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FBI No Background Check for Pot Dealers

FBI No Background Check for Pot Dealers  OLYMPIA, Wash. - Individuals interested in getting into the marijuana business do not go through background checks. The FBI's refusal of the checks would apparently complicate the efforts taken by the state to keep criminals [more]

Fears of Strict Gun Control Sets 2013 Gun Check Record

Fears of Strict Gun Control Sets 2013 Gun Check Record  The number of background checks for 2013 grew by almost 2 million compared to the figures in 2012. According to Breitbart News, the number of checks reached 21,093,273 for firearm purchasers. Researchers believe that fears [more]

Advice from Gun Shops to Holiday Gun Buyers

Advice from Gun Shops to Holiday Gun Buyers With Christmas just around the corner, people are now making their wish list of presents to purchase. If you have checked your list twice and a gun is part of that list, then you might [more]

FBI Accepting Applications for Norfolk Citizen Academy

FBI Accepting Applications for Norfolk Citizen Academy NORFOLK, Va. (AP) - The FBI Field Office in Norfolk, which has hosted its annual Citizens Academy Program, since 2004, is now accepting applicants for the program. The Agency's goal is to give businesses, community leaders, [more]

NRA Defense against U.S. Supreme Court Firearm Case

NRA Defense against U.S. Supreme Court Firearm Case  Earlier this year, there was a debate over a new gun bill, the major concern was whether to expand the FBI NICs background check to cover private sales. The people for the expanded checks like [more]

Senate Hearing on Security Issues in Navy Yard Shooting

Senate Hearing on Security Issues in Navy Yard Shooting  Weeks after the tragic shooting at a Washington Navy Yard, a Senate Committee is now taking in testimony on the federal background check process. The hearing is to held before the Senate Committee on Homeland Security [more]



North Carolina Background Check and Gun Laws

To acquire a handgun in North Carolina (including private sales, gifts, and inheritance) an individual must go to the county sheriff's office in the county in which they reside and obtain a pistol purchase permit. This is not required if one has a CCW (Carrying a Concealed Weapon) permit. State law requires the applicant to appear in person with government ID, pay a $5 fee, undergo a background check similar in scope and scrutiny to NICS, and have a reason for owning a pistol (hunting, target shooting, self defense, or collecting). Because there are 100 different county sheriffs in North Carolina, there are different sets of rules and requirements for obtaining such a permit, which can be determined arbitrarily by the local sheriff. Some sheriffs impose other restrictions such as a limit on the number of permits applied for at a time, waiting periods, and/or proof of good moral character (a witness or references, in some cases notarized with affidavits). This requirement is a holdover from Jim Crow laws that were designed to prevent African-Americans and other minorities from obtaining handguns.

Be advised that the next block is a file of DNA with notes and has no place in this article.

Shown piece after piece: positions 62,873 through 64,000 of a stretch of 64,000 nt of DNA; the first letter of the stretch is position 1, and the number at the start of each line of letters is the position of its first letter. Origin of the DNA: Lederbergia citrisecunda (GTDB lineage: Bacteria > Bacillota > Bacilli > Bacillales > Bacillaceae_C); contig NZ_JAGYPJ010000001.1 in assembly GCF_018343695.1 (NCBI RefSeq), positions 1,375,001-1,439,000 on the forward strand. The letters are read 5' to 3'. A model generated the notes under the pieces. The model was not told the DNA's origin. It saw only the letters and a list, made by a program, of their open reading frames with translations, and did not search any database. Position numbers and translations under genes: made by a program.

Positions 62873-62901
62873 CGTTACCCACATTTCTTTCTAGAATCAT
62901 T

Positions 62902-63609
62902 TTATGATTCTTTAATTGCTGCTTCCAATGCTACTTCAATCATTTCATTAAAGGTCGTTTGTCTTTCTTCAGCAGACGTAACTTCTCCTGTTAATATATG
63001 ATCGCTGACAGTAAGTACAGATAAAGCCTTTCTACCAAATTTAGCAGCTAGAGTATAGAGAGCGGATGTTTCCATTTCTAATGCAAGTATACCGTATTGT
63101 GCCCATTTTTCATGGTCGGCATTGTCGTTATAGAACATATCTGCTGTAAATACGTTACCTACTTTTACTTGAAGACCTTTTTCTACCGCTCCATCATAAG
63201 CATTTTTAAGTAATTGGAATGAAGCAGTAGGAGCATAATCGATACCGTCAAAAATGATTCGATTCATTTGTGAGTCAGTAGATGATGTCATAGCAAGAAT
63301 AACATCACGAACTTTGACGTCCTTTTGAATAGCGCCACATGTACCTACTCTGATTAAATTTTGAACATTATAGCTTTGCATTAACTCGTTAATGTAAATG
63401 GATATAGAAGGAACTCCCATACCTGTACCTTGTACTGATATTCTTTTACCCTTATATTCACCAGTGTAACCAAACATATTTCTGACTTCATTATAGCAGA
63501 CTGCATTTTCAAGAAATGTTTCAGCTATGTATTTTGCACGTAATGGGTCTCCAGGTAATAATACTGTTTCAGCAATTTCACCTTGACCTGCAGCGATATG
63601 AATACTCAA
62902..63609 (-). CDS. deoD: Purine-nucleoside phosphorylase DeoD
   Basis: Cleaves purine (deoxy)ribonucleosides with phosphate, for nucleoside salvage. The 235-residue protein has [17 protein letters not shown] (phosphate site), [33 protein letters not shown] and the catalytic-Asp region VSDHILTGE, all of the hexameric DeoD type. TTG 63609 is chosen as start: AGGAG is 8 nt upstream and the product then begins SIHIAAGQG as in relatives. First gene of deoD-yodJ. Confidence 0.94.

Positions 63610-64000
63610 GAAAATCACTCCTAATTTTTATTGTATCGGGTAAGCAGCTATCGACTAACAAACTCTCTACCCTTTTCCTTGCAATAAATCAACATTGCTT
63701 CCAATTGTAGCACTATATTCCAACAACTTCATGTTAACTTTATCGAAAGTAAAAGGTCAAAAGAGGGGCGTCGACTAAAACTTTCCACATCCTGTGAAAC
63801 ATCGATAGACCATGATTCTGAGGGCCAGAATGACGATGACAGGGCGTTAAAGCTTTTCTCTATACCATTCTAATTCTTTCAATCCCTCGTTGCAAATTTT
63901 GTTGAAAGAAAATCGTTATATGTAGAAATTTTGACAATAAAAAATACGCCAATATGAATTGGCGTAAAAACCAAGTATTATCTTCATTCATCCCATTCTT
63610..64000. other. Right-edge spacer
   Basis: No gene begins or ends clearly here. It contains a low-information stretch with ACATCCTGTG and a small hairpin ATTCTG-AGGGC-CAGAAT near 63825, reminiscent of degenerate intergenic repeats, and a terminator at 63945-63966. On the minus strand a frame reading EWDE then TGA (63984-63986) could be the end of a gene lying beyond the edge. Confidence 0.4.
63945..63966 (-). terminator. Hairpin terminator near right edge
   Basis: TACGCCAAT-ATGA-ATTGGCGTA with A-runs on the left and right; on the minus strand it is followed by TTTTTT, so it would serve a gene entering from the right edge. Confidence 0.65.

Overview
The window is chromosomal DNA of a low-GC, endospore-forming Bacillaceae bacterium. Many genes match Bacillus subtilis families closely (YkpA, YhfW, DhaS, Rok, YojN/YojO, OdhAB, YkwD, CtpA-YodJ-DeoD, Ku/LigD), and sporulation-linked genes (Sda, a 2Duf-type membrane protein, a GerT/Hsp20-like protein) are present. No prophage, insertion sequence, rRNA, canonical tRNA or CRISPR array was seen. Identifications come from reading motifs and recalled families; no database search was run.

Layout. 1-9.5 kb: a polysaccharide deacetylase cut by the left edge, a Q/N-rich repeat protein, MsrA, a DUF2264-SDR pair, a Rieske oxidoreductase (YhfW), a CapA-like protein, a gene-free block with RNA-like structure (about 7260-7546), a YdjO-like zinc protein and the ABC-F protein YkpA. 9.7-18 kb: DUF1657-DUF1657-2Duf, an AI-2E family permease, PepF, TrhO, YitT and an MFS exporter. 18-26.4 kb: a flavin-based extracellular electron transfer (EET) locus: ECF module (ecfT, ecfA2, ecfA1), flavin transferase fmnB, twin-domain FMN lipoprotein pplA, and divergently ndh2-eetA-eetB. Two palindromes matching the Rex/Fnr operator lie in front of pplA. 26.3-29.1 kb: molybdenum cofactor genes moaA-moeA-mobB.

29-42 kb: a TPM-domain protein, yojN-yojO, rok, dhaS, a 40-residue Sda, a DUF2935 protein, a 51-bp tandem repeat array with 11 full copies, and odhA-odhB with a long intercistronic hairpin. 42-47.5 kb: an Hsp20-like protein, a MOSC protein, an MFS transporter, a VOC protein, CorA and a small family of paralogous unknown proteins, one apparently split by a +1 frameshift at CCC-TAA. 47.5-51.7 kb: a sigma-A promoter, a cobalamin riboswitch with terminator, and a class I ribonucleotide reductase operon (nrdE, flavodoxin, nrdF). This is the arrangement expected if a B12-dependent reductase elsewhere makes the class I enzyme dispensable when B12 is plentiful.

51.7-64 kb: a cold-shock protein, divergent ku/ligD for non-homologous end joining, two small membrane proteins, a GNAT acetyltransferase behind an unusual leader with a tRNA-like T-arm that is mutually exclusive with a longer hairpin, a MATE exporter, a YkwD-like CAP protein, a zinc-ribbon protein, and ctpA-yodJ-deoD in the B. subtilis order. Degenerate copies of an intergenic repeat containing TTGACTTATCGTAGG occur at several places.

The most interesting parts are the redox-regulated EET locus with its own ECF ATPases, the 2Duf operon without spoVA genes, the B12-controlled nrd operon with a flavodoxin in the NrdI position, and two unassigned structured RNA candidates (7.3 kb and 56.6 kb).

Durham County requires the registration of handguns. In accordance to North Carolina Law, no other county or local government may require handgun registration.
 
North Carolina is a "shall issue" state for the concealed carry of handguns. Application for a concealed carry license is made through the local county sheriff's office. Applicants must complete a state approved training course. A CCW license is valid for a period of five years. Regardless of the possession of a CCW permit, absolutely no person may possess a concealed weapon at any government-run facility or any educational establishment.
 
North Carolina honors concealed carry permits issued by Alabama, Alaska, Arizona, Arkansas, Colorado, Delaware, Florida, Georgia, Idaho, Indiana, Kansas, Kentucky, Louisiana, Michigan, Mississippi, Missouri, Montana, New Hampshire, New Mexico, North Carolina, North Dakota, Ohio, Oklahoma, Pennsylvania, South Carolina, South Dakota, Tennessee, Texas, Utah, Virginia, Washington, and West Virginia. North Carolina's permit is valid in approximately thirty states, more than any other CCW permit.
 
Open Carry is also legal throughout North Carolina except within the town of Cary, which forbids it by local ordinance. In the city of Chapel Hill, open carry is restricted to guns of a certain minimum size, under the theory that small, concealable weapons are more often associated with criminal activity. No permit is required to carry a weapon openly in North Carolina. You shall be able to carry weapons if no one is harmed. If someone feels threatened by your open carry, you may be arrested under the state's "Going armed to the terror of the public" common law.
 
 
New York State requires that anyone buying a gun at a gunshow must have a background check done.

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